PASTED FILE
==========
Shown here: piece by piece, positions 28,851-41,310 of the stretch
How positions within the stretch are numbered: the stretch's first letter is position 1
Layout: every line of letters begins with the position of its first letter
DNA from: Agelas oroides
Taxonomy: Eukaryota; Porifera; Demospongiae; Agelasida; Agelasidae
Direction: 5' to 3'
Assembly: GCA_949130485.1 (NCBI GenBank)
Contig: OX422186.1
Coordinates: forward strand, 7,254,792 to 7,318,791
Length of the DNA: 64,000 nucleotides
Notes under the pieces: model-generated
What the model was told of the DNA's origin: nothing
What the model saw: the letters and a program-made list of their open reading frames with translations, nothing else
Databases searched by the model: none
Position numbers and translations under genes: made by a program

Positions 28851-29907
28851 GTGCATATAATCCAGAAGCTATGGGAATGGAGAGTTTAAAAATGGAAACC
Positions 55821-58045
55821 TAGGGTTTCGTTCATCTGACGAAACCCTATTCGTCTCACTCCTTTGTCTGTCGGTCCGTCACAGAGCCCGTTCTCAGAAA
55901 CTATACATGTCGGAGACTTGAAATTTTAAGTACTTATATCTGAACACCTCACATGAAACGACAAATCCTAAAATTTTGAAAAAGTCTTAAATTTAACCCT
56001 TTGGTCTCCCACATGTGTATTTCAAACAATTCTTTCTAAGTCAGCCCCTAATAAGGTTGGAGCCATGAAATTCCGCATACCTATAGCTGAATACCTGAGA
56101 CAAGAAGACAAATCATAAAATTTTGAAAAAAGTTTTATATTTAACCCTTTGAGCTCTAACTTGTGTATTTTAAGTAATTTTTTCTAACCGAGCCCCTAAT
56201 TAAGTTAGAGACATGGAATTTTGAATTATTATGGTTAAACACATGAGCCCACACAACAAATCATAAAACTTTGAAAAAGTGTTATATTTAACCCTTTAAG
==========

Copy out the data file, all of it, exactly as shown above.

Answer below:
Shown here: piece by piece, positions 28,851-41,310 of the stretch
How positions within the stretch are numbered: the stretch's first letter is position 1
Layout: every line of letters begins with the position of its first letter
DNA from: Agelas oroides
Taxonomy: Eukaryota; Porifera; Demospongiae; Agelasida; Agelasidae
Direction: 5' to 3'
Assembly: GCA_949130485.1 (NCBI GenBank)
Contig: OX422186.1
Coordinates: forward strand, 7,254,792 to 7,318,791
Length of the DNA: 64,000 nucleotides
Notes under the pieces: model-generated
What the model was told of the DNA's origin: nothing
What the model saw: the letters and a program-made list of their open reading frames with translations, nothing else
Databases searched by the model: none
Position numbers and translations under genes: made by a program

Positions 28851-29907
28851 GTGCATATAATCCAGAAGCTATGGGAATGGAGAGTTTAAAAATGGAAACC
Positions 55821-58045
55821 TAGGGTTTCGTTCATCTGACGAAACCCTATTCGTCTCACTCCTTTGTCTGTCGGTCCGTCACAGAGCCCGTTCTCAGAAA
55901 CTATACATGTCGGAGACTTGAAATTTTAAGTACTTATATCTGAACACCTCACATGAAACGACAAATCCTAAAATTTTGAAAAAGTCTTAAATTTAACCCT
56001 TTGGTCTCCCACATGTGTATTTCAAACAATTCTTTCTAAGTCAGCCCCTAATAAGGTTGGAGCCATGAAATTCCGCATACCTATAGCTGAATACCTGAGA
56101 CAAGAAGACAAATCATAAAATTTTGAAAAAAGTTTTATATTTAACCCTTTGAGCTCTAACTTGTGTATTTTAAGTAATTTTTTCTAACCGAGCCCCTAAT
56201 TAAGTTAGAGACATGGAATTTTGAATTATTATGGTTAAACACATGAGCCCACACAACAAATCATAAAACTTTGAAAAAGTGTTATATTTAACCCTTTAAG